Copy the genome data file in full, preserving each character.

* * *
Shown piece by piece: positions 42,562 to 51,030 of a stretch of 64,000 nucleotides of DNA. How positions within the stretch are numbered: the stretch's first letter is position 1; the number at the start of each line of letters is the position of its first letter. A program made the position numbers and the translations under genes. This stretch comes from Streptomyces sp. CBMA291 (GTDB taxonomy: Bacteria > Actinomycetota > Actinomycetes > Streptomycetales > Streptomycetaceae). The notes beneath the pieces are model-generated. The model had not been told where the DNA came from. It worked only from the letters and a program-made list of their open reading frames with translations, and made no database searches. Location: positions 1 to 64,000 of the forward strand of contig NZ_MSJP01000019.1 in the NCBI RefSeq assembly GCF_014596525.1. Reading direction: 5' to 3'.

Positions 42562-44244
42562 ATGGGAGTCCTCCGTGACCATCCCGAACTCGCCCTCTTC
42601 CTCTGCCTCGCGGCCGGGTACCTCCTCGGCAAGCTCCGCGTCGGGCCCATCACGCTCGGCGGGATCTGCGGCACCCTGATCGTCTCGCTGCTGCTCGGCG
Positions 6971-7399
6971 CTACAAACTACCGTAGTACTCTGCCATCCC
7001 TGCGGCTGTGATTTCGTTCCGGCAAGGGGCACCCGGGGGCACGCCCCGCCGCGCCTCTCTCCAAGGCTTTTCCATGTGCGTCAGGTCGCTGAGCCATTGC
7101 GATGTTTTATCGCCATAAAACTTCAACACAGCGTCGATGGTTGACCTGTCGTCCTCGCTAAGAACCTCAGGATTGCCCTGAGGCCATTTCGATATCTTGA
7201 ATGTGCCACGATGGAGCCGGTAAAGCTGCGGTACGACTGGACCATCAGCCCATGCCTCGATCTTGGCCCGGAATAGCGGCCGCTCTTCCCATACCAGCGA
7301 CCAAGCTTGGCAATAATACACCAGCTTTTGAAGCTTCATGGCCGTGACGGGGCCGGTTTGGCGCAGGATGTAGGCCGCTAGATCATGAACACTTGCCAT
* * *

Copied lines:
Shown piece by piece: positions 42,562 to 51,030 of a stretch of 64,000 nucleotides of DNA. How positions within the stretch are numbered: the stretch's first letter is position 1; the number at the start of each line of letters is the position of its first letter. A program made the position numbers and the translations under genes. This stretch comes from Streptomyces sp. CBMA291 (GTDB taxonomy: Bacteria > Actinomycetota > Actinomycetes > Streptomycetales > Streptomycetaceae). The notes beneath the pieces are model-generated. The model had not been told where the DNA came from. It worked only from the letters and a program-made list of their open reading frames with translations, and made no database searches. Location: positions 1 to 64,000 of the forward strand of contig NZ_MSJP01000019.1 in the NCBI RefSeq assembly GCF_014596525.1. Reading direction: 5' to 3'.

Positions 42562-44244
42562 ATGGGAGTCCTCCGTGACCATCCCGAACTCGCCCTCTTC
42601 CTCTGCCTCGCGGCCGGGTACCTCCTCGGCAAGCTCCGCGTCGGGCCCATCACGCTCGGCGGGATCTGCGGCACCCTGATCGTCTCGCTGCTGCTCGGCG
Positions 6971-7399
6971 CTACAAACTACCGTAGTACTCTGCCATCCC
7001 TGCGGCTGTGATTTCGTTCCGGCAAGGGGCACCCGGGGGCACGCCCCGCCGCGCCTCTCTCCAAGGCTTTTCCATGTGCGTCAGGTCGCTGAGCCATTGC
7101 GATGTTTTATCGCCATAAAACTTCAACACAGCGTCGATGGTTGACCTGTCGTCCTCGCTAAGAACCTCAGGATTGCCCTGAGGCCATTTCGATATCTTGA
7201 ATGTGCCACGATGGAGCCGGTAAAGCTGCGGTACGACTGGACCATCAGCCCATGCCTCGATCTTGGCCCGGAATAGCGGCCGCTCTTCCCATACCAGCGA
7301 CCAAGCTTGGCAATAATACACCAGCTTTTGAAGCTTCATGGCCGTGACGGGGCCGGTTTGGCGCAGGATGTAGGCCGCTAGATCATGAACACTTGCCAT